After having been in the family since the late 18th century, the beakers left the fold in the mid-20th century. Eventually, these exemplars of colonial silver, of that genre known as “Americana,” landed in New York’s Metropolitan Museum of Art, where their value resided in their provenance as the work of Myer Myers’s hand rather than the property of Reyna Levy Moses. “By becoming ‘art,’” Leibman observes, “the beakers had been stripped not only of much of their original context but of their central role in creating a Jewish family as well.”
Recalibration—but of a different sort—fuels Leibman’s encounter with Sarah Brandon Moses, whose delicately painted ivory miniature, together with that of her brother, Isaac Lopez Brandon, ranks among the American Jewish Historical Society’s rarest treasures. Within its circumscribed space and under glass, Sarah looks for all the world as if she stepped out of the pages of a Jane Austen novel—her skin and neoclassical dress pearly white, her hair neatly arrayed in tendrils that accentuate her liquid brown eyes, her gaze clear and steady.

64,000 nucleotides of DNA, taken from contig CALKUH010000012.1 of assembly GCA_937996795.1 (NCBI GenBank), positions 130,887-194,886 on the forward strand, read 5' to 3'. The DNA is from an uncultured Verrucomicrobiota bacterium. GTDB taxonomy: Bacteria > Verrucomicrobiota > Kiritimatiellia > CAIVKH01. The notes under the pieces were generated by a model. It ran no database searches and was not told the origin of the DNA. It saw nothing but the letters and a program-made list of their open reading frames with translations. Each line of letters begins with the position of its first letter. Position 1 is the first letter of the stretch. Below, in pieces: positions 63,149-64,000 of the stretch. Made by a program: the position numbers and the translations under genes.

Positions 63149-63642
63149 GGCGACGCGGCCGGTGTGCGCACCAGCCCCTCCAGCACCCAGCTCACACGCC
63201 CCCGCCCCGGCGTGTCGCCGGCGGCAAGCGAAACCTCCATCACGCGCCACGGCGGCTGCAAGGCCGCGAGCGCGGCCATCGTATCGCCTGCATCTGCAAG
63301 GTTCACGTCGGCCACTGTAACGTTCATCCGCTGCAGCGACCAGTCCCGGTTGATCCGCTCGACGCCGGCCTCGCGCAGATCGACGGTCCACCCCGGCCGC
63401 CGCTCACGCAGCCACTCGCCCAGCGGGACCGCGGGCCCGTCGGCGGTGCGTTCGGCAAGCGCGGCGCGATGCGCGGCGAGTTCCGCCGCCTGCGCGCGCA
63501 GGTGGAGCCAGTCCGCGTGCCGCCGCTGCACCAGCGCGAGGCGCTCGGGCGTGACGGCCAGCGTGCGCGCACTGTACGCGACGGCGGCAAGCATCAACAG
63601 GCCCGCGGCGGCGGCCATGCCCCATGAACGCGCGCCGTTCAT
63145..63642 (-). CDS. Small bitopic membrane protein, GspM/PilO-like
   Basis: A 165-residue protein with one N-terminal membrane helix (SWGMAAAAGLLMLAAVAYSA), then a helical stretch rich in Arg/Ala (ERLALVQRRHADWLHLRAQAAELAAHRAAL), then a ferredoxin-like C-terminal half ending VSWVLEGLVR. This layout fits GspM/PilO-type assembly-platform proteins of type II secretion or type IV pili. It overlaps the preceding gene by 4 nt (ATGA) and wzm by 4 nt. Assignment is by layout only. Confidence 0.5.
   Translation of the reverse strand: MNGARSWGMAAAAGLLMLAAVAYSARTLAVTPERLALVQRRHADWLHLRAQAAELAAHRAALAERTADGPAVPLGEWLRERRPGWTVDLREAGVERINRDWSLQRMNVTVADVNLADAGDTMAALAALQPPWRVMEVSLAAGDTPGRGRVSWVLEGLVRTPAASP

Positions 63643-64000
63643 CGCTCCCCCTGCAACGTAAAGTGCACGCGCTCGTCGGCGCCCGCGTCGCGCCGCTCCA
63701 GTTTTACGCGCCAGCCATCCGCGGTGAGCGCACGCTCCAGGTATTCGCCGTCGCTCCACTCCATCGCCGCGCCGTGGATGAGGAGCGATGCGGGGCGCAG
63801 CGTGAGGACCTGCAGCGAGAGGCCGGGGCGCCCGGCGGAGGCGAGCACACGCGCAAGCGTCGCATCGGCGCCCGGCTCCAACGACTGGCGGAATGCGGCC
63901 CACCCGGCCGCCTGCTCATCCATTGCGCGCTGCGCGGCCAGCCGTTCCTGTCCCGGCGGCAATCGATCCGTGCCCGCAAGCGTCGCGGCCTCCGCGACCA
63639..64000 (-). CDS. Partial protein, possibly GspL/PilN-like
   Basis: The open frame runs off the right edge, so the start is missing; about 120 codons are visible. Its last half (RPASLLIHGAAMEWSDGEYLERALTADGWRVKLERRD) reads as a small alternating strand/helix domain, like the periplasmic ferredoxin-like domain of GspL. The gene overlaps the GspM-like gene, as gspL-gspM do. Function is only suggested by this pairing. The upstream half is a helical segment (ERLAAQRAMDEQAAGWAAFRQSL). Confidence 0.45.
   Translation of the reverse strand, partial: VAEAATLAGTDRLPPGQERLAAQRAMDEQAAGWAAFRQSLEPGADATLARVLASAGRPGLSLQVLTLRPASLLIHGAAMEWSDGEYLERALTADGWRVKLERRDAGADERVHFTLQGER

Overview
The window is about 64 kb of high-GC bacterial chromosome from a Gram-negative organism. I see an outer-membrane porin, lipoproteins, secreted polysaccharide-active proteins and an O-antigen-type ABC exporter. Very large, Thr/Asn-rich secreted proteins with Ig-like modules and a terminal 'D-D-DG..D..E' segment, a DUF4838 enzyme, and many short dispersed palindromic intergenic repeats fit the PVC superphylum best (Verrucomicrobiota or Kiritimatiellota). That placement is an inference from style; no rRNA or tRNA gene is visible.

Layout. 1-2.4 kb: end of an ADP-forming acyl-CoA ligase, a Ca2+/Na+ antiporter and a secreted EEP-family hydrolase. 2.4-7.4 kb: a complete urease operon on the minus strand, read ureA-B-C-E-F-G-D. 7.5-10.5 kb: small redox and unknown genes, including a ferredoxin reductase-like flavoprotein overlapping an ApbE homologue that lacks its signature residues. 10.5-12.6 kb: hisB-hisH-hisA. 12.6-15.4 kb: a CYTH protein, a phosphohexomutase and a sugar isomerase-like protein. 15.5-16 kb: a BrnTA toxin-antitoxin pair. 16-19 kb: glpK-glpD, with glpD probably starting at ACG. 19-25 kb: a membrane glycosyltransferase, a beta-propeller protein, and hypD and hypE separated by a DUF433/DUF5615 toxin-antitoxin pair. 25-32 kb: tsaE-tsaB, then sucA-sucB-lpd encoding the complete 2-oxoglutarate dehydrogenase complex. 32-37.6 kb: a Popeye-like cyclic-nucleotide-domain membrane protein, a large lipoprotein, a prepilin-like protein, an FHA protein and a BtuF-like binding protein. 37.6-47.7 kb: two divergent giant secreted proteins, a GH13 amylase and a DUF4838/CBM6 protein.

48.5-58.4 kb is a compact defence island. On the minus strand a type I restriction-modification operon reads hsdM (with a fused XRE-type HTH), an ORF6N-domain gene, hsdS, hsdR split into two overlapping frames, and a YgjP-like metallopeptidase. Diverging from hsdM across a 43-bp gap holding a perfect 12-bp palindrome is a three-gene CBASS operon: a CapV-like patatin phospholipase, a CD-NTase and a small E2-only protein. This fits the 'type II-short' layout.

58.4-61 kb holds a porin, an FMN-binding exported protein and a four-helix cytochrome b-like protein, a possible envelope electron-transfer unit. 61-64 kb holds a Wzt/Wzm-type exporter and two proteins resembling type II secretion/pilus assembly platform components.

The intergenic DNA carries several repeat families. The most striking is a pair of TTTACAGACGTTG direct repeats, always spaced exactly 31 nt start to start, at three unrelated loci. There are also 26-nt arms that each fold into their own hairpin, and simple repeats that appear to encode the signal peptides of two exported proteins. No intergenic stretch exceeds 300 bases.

Though she resembled a lady, gentility didn’t come naturally to Sarah. Like her mother before her, she had been born a slave into the Lopez family of Barbados. Her father, Abraham Rodrigues Brandon, one of the wealthiest men on the island, granted Sarah her freedom when she was three years old, setting her on a course that took her first to Paramaribo, where she converted to Judaism, and then on to London, where she trained at a “Ladies School” for Jewish girls. There, Sarah met Joshua Moses, an American Jew in town on business who, in a curious twist of fate, happened to be Reyna Levy Moses’s middle son. Sarah married him, dear reader, and relocated to New York where she lived, happily ever after—a member in full of New York’s Jewish society—until her untimely death in 1828, shortly after the birth of her ninth child.